“There’s no putting your foot in the water,” said USA centre Shane Pinto. “You got to go full in and it’s going to be a tough one.”
The battle will happen on the ice and between the ears. Discipline is key and trash talk is expected.
“The boys are really hyped up,” said Veleno. “Going to be a lot of chirping and some physicality going on. It’s going to be a real good game to watch and real fun game to be a part of. We like playing in those types of games, it’s kind of the Canadian way a little bit so we’re excited.”
How does Veleno rate his chirping skills?
“Not very good,” he said with a laugh. “I just like being a part of it, hearing the other guys chirp cracks me up a little bit, but I’m not really that type of person. I don’t really talk too much on the ice.”
So, who will lead Canada’s verbal barrage?
“I got to say (Aidan) Dudas is the best one,” Veleno said. “You can speak to him and he’ll probably tell you the same thing. He’s just a tenacious little guy, who likes to stir the pot.”
When the United States finalized their roster on Monday night, Canadian defenceman Jacob Bernard-Docker sent a congratulatory text to Pinto, a fellow Ottawa Senators prospect and his teammate at the University of North Dakota. But there will be no more communication between the pair until after Thursday’s game.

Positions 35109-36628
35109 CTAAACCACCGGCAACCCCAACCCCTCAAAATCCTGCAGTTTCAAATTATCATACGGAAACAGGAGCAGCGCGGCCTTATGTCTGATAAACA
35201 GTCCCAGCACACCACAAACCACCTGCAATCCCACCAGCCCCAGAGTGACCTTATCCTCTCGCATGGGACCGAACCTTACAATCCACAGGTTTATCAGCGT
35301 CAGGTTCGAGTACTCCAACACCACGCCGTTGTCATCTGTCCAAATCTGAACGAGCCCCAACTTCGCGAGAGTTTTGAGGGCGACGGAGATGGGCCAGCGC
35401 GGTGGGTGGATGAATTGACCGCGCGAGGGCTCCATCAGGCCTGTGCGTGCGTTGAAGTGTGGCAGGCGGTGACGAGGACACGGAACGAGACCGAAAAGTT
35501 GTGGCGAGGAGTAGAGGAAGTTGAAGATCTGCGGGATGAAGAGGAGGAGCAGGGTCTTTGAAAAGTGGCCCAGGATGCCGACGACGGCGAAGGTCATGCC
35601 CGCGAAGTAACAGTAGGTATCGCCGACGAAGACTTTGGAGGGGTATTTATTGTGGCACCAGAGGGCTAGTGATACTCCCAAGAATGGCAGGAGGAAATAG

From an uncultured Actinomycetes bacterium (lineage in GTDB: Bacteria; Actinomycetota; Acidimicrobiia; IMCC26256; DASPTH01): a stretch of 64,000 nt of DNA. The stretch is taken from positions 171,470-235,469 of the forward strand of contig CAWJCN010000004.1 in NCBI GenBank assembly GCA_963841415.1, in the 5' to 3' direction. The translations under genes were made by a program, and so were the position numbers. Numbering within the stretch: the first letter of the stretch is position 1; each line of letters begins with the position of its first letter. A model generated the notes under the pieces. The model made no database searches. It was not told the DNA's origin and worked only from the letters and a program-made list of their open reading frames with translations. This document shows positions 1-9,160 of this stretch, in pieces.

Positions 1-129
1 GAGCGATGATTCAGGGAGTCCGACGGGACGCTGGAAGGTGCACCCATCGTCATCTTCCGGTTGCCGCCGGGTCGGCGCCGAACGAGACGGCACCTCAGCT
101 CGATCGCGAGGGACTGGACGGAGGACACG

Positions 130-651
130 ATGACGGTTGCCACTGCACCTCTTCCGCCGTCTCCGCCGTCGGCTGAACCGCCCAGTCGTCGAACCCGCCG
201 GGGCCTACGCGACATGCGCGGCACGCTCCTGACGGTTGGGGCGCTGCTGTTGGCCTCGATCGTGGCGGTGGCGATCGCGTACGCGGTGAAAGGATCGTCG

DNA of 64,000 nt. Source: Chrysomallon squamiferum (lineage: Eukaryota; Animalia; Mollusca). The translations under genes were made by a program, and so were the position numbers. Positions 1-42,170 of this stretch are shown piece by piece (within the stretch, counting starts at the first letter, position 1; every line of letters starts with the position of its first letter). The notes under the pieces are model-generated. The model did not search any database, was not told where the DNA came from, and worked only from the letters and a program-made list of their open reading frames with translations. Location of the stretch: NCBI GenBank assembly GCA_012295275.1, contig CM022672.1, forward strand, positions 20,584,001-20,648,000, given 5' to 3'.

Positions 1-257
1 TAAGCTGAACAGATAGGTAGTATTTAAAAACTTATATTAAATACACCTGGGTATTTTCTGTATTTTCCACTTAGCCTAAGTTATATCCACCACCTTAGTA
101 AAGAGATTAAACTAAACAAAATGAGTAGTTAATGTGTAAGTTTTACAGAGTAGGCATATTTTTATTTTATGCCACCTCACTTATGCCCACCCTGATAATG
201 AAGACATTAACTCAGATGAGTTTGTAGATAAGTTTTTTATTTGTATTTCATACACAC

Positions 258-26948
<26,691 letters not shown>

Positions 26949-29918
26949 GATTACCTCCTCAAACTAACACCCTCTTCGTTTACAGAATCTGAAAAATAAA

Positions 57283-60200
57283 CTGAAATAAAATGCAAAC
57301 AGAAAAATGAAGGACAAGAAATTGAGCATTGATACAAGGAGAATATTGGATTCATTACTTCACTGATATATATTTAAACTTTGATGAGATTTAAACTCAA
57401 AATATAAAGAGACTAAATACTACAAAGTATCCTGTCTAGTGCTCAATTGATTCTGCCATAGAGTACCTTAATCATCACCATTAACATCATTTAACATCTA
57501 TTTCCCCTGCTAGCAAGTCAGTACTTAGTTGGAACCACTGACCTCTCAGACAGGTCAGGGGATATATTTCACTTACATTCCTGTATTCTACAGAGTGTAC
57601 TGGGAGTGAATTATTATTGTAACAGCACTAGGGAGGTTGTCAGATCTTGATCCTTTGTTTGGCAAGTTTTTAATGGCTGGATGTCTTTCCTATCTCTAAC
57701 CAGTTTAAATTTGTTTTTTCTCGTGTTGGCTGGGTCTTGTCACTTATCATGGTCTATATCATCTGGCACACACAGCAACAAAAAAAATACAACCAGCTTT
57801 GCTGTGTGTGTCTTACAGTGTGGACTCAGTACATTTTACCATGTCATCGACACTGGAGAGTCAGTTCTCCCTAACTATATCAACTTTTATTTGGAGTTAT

“We aren’t really going to talk right now,” Pinto said.
Bernard-Docker and Pinto did speak about the World Juniors back at school, but they didn’t get too deep into it, because neither guy felt they had a spot secure. Fast forward to Christmas and Bernard-Docker is skating on Canada’s shutdown pair with Kevin Bahl while Pinto is skating with Nick Robertson and Oliver Wahlstrom, a top-six unit on Team USA.
“He’s just so poised with the puck,” Pinto said of Bernard-Docker. “He’s very mature in his game. He’s very good defensively.”
“He’s a two-way guy,” noted Bernard-Docker of Pinto, “big, has a great shot and has great vision as well.”
The mutual admiration will be put on hold as of 1 pm ET on Boxing Day.
“I know his tactics up at the point,” said Pinto, “but I don’t know if he knows mine so hopefully he kind of gets surprised by that. We’ll see.”
“I know everything he’s going to do,” Bernard-Docker said with a chuckle. “He thinks he has stuff up his sleeves, but I’m pretty sure I know his moves.”
Pinto isn’t about the slow up on the forecheck just because he’s playing against a teammate.